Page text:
It is my genuine
pleasure to welcome you to this celebration of the
60th anniversary of the founding of Amateur
Astronomers Incorporated. I would like to commend the
anniversary committee for putting together this
wonderful event, and extend our thanks to the staff
of The Westwood.
I consider myself to be
something of a student of history, so I appreciate
how such milestones offer us a chance to look back at
where we've been and invite us to envision where we
I thought it would be
fun to take a brief look at what the world was like
back in 1949.
The Second World War
had been over for only four years.
Clyde Tombough had
discovered Pluto just 19 years before.
Harry S. Truman was
in the White House.
Karl Jansky had
ushered in practical radio astronomy only 16 years
The Soviet Union
exploded their first atomic bomb, and communist
forces invaded Beijing.
That May, Gerard
Kuiper discovered Neptune's moon, Nereid.
The Federal Republic
of Germany was formed, splitting that country for
the next forty years.
The first scientific
experiments in space were conducted three years
earlier by the US using captured Nazi V2 rockets in
The first Emmy Awards
were broadcast on television, RCA announced the
development of a color TV system, and Americans
witnessed the debut of such shows as The Lone
Ranger, Bozo the Clown, and Captain Video and His
The phrase "Big Bang"
wouldn't be coined for another year, applied
derisively to the idea by Fred Hoyle.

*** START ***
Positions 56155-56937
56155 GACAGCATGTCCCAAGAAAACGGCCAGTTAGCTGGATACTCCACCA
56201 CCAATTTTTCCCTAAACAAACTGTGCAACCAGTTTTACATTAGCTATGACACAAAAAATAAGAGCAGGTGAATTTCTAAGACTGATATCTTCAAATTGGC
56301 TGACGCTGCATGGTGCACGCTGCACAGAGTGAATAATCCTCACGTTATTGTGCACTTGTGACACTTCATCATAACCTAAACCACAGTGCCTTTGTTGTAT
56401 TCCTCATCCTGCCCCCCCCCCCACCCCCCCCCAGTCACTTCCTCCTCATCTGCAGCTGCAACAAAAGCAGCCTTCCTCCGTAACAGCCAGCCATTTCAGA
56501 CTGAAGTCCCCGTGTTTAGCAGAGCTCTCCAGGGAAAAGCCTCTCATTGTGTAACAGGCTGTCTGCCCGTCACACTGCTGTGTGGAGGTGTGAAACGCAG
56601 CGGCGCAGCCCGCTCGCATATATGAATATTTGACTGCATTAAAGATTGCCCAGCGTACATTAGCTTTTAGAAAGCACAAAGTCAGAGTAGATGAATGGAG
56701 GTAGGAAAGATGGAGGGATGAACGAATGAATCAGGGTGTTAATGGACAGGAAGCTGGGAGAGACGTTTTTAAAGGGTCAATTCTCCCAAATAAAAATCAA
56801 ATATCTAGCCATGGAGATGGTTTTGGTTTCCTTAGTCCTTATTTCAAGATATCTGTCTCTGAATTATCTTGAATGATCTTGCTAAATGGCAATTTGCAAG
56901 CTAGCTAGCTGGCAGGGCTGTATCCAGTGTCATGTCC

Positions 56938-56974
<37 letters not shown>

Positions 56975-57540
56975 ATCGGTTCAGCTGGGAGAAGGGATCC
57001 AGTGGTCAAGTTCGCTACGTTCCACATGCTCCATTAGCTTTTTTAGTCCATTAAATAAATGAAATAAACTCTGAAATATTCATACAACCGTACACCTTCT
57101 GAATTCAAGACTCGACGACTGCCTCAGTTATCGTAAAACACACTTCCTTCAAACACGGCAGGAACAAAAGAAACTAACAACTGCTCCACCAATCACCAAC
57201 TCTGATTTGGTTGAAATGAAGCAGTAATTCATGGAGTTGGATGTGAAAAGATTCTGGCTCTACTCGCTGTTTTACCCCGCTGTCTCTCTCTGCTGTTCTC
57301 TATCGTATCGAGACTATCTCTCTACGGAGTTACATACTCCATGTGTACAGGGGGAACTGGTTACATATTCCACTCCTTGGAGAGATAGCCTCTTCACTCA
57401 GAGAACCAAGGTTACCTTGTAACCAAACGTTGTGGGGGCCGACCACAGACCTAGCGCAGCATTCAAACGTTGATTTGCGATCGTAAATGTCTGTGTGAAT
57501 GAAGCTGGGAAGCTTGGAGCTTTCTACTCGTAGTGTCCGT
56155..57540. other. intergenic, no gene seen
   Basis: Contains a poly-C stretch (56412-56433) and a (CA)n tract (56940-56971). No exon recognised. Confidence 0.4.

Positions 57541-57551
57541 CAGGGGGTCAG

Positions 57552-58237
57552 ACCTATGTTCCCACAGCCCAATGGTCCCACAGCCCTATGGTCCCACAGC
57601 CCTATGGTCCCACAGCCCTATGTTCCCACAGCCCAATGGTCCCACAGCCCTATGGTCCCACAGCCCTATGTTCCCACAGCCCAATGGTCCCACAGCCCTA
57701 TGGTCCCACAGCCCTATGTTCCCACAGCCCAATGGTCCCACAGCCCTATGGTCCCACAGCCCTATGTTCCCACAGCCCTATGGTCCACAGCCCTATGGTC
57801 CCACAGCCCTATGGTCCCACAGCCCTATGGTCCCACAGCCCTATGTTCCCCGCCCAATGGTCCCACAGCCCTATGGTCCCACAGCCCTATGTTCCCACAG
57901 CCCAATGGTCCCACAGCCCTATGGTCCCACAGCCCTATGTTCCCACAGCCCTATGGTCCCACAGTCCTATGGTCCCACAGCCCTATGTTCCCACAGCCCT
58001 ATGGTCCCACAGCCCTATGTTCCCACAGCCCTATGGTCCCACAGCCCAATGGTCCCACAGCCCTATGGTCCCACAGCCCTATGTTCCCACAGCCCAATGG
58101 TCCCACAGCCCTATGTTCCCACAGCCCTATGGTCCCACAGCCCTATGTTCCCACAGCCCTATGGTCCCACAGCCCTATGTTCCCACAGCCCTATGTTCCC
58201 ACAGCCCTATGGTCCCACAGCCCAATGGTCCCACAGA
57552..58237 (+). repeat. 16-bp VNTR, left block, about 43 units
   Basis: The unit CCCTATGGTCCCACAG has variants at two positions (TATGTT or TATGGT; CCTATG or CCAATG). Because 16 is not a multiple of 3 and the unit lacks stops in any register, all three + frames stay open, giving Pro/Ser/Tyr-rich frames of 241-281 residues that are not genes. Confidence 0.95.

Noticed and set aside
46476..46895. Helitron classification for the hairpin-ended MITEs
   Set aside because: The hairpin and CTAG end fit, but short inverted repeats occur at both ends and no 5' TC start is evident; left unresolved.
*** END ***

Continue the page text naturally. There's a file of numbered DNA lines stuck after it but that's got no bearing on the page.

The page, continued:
Among the movies
released that year, was "Abbott and Costello Meet
the Killer" featuring Boris Karloff.
That January, the
200-inch Hale Telescope atop Mount Palomar saw
first light as the largest such instrument in the
It's amazing to think
how our world, our science, and our hobby have
changed since then!
The Cold War is over,
and the Soviet Union is defunct.
We've walked on the
Moon, and we explore the planets.
The fall of the
Berlin Wall and the reuniting of Germany is now a
20-year old memory.
The Hale is no longer
the largest telescope, and we routinely explore the
universe in a variety of wavelengths.
1949 was the first
year no black person was lynched in the United
States, and, now we have the first African-American
And, according to
some, Pluto is no longer a planet.
It's amazing too to
think about how AAI has changed and grown and we will
be hearing some of that history later this afternoon.
But one thing above all has remained constant. AAI
has always provided a place for those curious about
their universe to gather and bear witness to its
Personally, I've formed
friendships here that extend beyond Friday nights at
Sperry. And even where I have found cause for
disagreement, I still found cause for respect. At the
end of the day, we are all volunteers, driven by
shared passions and a spirit of service and
fellowship. In a very real sense, we have each been
one another's teachers and students.
Next February, I will
have been an active member of AAI for a dozen years.
And in that time I have learned a simple but powerful
AAI is not stones and
mortar. It is the volunteers who freeze and sweat in
the domes to give the public a glimpse of their
universe. AAI is not a respectable library or machine
shop. It is the people who stand before the
interested and the indifferent alike, and give talks
in the hopes of inspiring even just a single mind.
AAI isn't even two magnificent telescopes.
AAI is you and me. It
is all who have come before and all who will
We have much to be
proud of and much to celebrate.